College Students’ Perceptions of their Core Competencies: An Institutional Analysis of Discipline and Gender
Keywords:higher education, student learning outcomes, academic discipline, gender, student surveys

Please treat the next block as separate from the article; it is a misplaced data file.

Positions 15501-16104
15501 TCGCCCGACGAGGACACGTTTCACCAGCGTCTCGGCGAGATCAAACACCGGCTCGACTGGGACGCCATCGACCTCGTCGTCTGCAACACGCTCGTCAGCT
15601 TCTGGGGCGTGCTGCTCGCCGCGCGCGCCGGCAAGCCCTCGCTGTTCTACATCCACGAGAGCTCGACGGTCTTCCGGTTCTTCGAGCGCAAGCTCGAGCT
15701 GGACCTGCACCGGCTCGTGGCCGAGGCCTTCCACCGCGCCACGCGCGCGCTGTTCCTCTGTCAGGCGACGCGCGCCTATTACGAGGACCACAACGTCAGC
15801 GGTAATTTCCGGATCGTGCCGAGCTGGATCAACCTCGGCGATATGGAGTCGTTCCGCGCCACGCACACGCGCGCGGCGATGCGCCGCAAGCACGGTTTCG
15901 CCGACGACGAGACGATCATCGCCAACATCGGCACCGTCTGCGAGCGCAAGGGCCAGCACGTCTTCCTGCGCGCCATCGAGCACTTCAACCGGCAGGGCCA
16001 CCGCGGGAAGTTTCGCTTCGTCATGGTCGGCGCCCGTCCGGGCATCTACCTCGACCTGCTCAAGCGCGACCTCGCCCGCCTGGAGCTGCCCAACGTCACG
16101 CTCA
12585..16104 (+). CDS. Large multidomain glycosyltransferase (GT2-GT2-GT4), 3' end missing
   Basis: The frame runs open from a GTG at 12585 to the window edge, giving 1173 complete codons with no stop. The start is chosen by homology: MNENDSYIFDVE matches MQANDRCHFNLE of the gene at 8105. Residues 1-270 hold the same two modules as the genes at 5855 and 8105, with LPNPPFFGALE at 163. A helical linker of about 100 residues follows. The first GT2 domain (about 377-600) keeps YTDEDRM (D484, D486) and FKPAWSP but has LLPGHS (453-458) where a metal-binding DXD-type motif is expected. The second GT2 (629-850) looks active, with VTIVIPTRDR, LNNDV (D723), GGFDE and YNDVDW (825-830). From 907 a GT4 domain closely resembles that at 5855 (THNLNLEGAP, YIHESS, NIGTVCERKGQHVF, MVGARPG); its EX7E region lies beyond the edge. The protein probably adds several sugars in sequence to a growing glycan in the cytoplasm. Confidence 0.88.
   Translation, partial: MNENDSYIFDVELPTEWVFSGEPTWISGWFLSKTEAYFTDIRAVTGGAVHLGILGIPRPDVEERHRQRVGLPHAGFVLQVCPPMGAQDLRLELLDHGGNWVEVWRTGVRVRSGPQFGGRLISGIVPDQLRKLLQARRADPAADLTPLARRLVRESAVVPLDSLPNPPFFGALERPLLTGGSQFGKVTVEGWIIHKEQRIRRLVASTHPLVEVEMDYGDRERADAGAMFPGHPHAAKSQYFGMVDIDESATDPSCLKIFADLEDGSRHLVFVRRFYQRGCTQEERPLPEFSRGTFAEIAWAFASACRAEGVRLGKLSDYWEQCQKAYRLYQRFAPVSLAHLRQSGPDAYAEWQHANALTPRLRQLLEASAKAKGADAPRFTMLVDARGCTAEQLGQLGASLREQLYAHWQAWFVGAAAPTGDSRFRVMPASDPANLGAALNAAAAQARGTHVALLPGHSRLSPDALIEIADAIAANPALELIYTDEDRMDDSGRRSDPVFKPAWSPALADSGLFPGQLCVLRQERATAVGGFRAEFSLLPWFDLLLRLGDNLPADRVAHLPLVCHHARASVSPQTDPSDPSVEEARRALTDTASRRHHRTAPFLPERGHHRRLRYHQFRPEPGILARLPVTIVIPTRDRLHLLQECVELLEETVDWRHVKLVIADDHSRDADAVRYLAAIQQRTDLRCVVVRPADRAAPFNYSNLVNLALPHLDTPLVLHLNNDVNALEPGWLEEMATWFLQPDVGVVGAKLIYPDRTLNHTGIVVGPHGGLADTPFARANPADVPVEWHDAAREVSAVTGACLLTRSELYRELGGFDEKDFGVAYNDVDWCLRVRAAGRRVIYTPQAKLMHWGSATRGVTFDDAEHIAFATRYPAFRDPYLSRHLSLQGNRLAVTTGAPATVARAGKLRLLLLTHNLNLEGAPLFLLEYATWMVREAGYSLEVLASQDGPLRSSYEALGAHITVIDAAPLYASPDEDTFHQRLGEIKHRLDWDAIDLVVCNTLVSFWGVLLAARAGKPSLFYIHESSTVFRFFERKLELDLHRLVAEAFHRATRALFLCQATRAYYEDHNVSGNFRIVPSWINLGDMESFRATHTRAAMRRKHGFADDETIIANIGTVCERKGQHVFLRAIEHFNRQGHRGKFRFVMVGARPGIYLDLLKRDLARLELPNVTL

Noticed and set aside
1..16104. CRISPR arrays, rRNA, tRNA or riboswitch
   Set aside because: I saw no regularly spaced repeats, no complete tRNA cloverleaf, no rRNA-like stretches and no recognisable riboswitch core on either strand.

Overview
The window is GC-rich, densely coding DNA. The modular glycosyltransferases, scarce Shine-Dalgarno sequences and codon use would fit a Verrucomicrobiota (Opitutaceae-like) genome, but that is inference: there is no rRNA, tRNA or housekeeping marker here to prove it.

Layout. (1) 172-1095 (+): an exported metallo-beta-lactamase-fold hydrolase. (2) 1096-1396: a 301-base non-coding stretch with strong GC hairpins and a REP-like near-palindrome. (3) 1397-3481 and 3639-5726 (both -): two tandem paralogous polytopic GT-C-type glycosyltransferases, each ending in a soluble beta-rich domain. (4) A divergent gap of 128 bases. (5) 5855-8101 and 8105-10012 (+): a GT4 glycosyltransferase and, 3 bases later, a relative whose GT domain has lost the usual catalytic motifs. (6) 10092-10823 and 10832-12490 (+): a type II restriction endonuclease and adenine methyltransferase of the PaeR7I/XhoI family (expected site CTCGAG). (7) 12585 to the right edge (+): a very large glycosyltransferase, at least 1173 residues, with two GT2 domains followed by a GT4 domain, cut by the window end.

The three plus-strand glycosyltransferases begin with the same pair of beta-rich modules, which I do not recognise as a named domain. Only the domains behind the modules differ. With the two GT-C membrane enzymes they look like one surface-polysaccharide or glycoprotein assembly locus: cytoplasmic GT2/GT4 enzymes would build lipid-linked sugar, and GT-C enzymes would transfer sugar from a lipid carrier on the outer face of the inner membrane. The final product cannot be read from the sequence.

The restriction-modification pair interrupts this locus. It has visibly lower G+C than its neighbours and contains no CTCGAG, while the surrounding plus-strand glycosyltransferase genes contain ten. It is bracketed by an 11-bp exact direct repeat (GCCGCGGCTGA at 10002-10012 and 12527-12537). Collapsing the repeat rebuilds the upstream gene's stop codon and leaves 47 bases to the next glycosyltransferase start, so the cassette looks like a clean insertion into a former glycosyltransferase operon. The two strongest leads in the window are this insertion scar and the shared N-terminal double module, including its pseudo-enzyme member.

In this study we examined the perceptions of 1,852 senior college students’ knowledge, skills, and abilities as freshmen and as seniors at a large research-intensive university in the southeastern United States. From a list of twelve core skills (e.g., critical thinking, writing, oral communication, leadership), we examined the underlying factors at both freshman and senior levels and explored differences by gender and by academic discipline. Using principal components factor analysis two distinct dimensions were extracted: (1) collaborative learning skills and (2) personal development. Using multiple multivariate analyses of variance (MANOVA), we found significant differences between male and female students in their perception of their skills and abilities both as entering and graduating college students in their oral communication skills, interpersonal skills and their ability to communicate with people different from themselves. Students from different academic disciplines (Engineering, Business, and Liberal Arts and Human Sciences) tended to perceive their proficiency level differently in terms of their interpersonal skills, leadership skills and ability to communicate with people different from themselves. Knowing areas where students differ in their skills and abilities can help faculty, administrators, and staff to re-examine curricula and to offer opportunities for all students to realize the personal, social, economic, and occupational benefits of a college education.
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